Arette's Artesanal 'Suave' tequilas are a solid line of top quality tequila, made at Tequila Arette de Jalisco, known as El Llano- NOM 1109 in El Valle region of Jalisco, by brothers Eduardo and Jaime Orendain. After recently reviewing the 'Classic line', I mentioned how much I liked it as a value brand, especially for mixing. 'Artisanal Suave' is Arette's higher level product, a little more expensive and made a little different, and made more for aficionados who will enjoy these sipping selections. This line is rock solid and the blanco is simply amazing, followed closely by the extra anejo, anejo and reposado. There are some differences between this line and the 'classic line'. Arette Tequila is one of a few brands still made in the town of Tequila itself, and the Orendain family have deep roots in the valley of Tequila. The brothers are fourth generation owners and distillers, and both are the Master distillers for the 'Artisanal' line. Eduardo Jr who works with them, explained that it all started with his Great grandfather Don Eduardo, who started making tequila in 1900. The 'El Llano' distillery is the 3rd oldest tequila distillery in the town of Tequila, and when Don Eduardo moved the Orendain Tequila brand to a new larger facility, it left El Lano abandoned in 1960. Eduardo Sr and his brother Jaime Orendain rebuilt El Llano in 1978, returned to the original building and started Arette in 1986- named after the Olympic Gold winning Mexican horse. The Arette brand is a small batch production, and all the agaves are estate-grown. There is a lot of respect for the Orendains and Arette's authenticity, throughout Mexico and the World.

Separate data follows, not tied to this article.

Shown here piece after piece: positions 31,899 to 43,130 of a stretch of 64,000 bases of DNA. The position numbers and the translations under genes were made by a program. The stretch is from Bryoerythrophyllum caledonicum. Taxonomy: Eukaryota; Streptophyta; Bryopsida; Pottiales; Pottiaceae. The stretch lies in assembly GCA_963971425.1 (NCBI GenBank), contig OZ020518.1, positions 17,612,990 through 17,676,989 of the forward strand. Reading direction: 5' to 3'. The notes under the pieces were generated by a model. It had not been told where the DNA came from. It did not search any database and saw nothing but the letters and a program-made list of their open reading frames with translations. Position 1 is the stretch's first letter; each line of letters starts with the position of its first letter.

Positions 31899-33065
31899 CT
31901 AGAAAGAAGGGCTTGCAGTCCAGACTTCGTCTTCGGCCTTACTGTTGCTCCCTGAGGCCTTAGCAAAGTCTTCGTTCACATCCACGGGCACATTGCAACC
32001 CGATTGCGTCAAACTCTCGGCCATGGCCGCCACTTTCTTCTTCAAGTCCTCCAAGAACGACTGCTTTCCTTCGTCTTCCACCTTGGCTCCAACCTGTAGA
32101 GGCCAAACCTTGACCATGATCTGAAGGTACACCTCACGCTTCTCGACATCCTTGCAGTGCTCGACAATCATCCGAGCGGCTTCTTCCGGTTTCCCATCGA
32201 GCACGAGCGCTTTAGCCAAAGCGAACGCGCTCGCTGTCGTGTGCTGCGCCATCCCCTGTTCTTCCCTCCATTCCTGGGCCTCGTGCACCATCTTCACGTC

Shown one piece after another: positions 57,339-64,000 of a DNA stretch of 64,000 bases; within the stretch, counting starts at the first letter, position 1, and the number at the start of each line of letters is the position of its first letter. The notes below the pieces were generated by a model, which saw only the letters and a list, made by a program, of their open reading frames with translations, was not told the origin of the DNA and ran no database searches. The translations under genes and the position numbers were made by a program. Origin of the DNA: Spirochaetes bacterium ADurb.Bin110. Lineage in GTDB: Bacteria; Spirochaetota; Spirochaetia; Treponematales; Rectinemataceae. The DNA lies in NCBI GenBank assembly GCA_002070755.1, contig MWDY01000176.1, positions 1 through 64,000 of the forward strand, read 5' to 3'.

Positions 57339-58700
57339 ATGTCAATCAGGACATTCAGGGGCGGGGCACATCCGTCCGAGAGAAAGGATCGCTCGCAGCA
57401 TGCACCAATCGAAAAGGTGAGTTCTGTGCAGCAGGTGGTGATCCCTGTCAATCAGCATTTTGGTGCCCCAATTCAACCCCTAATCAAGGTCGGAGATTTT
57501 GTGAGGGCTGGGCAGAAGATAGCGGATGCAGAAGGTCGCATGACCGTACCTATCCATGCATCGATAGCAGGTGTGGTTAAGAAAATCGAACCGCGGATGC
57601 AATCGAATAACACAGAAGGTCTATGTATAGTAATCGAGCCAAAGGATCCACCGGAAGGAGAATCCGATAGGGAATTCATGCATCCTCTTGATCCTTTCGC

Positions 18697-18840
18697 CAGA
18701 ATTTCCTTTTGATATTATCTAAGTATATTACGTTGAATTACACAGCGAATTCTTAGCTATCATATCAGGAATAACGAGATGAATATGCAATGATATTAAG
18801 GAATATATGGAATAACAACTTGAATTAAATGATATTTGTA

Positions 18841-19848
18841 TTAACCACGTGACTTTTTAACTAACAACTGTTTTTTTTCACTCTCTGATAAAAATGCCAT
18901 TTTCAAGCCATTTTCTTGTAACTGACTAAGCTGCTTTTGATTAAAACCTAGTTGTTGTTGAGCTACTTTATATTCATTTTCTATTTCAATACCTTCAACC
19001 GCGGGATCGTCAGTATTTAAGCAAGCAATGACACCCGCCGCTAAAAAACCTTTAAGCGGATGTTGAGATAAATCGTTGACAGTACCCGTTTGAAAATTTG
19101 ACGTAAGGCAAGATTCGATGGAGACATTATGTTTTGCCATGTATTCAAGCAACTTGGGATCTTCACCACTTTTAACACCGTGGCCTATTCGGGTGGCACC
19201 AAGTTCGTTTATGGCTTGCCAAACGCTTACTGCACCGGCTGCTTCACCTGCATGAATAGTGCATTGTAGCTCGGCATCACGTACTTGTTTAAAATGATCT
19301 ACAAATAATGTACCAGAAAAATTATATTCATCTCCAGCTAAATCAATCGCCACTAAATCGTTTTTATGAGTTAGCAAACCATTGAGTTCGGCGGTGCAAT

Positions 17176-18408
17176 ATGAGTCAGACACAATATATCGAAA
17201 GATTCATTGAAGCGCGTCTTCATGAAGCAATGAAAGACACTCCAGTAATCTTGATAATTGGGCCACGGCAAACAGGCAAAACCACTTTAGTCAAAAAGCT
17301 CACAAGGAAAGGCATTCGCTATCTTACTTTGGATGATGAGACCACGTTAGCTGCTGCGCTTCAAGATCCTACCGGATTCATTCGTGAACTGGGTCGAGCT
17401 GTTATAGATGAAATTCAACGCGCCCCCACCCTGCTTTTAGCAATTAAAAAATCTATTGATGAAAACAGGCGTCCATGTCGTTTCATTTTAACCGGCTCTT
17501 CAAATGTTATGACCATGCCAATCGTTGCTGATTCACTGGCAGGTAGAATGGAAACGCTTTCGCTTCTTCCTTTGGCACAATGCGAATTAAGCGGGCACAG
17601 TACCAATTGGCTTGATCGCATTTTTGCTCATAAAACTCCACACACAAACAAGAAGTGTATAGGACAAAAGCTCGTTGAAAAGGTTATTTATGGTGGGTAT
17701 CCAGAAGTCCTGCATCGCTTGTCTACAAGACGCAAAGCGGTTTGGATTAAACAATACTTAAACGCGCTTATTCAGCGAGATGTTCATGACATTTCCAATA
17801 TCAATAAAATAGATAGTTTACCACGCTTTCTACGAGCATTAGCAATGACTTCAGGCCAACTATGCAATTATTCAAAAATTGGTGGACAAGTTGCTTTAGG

Eduardo Orendain Jr and Sr (BELOW- L to R- in two pictures) and Julio Bermejo- (far left) Ambassador of Tequila for the United States & Owner of Tommy's SF/Creator of Tommy's Margarita, with brothers Eduardo (L) & Jaime Orendain (R)- (BELOW)
Arette says they use no additives and although this is up to you to decide, the clean taste and light color, for this fairly long aging process is a good sign. Eduardo Orendain Jr told me "all our taste and color is obtained by the barrel, and we do no not add any additives, coloring or sweeteners at all." This is really a Valley tequila brand, as all their organically grown agaves comes from their own land in the valley of Tequila. I really like this line of Artisanal Suave, especially the Blanco, Anejo and Extra Anejo, keeping in mind that the prices are considerably higher than the Arette Classic line. I really do love that classic blanco, especially for the low price, as it's more raw and full of flavors, whereas this blanco is definitely smoother and more refined. Without a doubt, both blancos are winners. I thought this Suave Reposado was also very nice, but I liked the Anejo a bit more, with less alcohol heat and a rich and delicious silky flavor. This Extra Anejo is really spectacular....a total knockout, and something you'd be very happy sipping, whenever you're in the mood for a quality extra anejo, that won't let you down.There is also a very hard to find limited 10 year Extra Anejo, which Arette only makes one time a year, that I hear is.... completely out of this world.